seeking AAVE/SAE matched guise speech samples
sagehen at WESTELCOM.COM
Fri Sep 7 15:53:35 UTC 2001
> Different voice settings (e.g., creaky voice), different intonation
>patternms (woefully >understudied in US dialectology), and different "ways
>of speaking" (various >poragmatic features) may be much more important
>than vowels and consonants.
>I leave lexicon, morphology, and syntax out of it, although all play
>important roles, >but this discussion sees to have focused on phonology.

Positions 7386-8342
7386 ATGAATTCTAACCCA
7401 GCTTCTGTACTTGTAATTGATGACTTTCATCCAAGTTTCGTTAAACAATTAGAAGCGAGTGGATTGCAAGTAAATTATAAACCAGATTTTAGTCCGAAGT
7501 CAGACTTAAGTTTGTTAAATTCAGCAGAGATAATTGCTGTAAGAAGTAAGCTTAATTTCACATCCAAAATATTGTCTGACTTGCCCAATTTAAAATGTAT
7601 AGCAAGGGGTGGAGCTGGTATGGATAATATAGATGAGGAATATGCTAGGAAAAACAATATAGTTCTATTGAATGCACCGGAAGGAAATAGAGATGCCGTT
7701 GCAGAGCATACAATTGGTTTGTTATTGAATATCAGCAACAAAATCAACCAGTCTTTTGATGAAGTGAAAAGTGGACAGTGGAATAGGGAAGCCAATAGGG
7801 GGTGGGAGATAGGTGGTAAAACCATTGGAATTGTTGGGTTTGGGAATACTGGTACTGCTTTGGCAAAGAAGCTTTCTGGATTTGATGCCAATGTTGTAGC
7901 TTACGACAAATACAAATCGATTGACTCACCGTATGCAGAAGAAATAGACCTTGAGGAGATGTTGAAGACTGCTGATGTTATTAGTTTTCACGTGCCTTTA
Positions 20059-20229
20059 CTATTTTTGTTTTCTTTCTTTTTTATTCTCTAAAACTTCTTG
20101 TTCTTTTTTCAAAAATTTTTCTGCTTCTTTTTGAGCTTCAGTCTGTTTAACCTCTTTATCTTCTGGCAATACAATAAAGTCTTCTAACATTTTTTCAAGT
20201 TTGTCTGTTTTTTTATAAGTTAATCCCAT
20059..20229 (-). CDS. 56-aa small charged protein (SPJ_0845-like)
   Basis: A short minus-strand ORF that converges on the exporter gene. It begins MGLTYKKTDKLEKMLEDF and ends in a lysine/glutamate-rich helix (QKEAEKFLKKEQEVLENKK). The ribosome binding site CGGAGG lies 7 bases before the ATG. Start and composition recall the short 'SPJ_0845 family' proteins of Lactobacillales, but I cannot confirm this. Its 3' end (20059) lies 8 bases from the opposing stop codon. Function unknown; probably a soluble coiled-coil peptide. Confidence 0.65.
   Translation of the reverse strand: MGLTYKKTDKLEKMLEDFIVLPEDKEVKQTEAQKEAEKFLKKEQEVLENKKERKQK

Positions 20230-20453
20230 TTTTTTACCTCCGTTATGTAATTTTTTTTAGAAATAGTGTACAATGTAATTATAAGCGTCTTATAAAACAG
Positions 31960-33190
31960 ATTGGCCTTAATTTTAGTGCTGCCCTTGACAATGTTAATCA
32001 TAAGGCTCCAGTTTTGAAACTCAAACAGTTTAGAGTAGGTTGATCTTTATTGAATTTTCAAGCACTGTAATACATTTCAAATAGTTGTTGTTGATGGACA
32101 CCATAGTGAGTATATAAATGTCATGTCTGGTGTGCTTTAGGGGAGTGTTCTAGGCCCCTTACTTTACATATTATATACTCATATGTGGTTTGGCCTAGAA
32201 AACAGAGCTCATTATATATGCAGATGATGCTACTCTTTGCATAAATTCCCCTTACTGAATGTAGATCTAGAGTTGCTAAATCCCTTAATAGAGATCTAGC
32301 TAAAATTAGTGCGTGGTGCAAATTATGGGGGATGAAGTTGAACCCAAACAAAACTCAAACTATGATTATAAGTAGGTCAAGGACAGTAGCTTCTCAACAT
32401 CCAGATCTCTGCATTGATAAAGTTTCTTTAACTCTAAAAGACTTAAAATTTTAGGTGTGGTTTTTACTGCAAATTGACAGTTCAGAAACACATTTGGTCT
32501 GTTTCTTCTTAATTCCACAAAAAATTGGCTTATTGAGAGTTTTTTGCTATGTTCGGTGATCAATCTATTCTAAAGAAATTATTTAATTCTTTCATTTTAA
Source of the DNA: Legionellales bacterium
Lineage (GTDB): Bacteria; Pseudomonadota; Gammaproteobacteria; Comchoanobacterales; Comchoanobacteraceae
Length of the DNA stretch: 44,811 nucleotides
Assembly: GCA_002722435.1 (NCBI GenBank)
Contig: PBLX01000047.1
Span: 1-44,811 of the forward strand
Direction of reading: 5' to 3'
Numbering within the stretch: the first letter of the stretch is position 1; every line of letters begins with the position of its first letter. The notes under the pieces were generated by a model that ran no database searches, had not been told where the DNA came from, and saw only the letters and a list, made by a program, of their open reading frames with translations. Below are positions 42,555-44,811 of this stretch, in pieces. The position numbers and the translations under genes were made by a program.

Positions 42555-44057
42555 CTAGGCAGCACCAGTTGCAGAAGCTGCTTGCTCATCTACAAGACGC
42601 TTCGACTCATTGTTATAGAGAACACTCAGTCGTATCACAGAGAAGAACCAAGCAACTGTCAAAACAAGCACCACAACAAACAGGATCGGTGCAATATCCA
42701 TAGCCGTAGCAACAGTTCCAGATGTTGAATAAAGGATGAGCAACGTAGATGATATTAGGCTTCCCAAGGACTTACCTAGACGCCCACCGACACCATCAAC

I used to assume that vocal timbre was largely physically determined, but
have come to believe that the learned component may be at least as great &
perhaps greater. (Part of my evidence for this is the high incidence of of
a sort of chipmunky voice in the post-tv generation, that I attribute to a
lot of exposure to animated cartoons & similar vocal models.) That being
so (she said, glibly), I wonder to what extent it is considered to be a
part of dialect by the scholars in this field.
Having sought in vain for a definition of the Obviously Recondite term
"poragmatic," I'm beginning to suspect it is a typo....?
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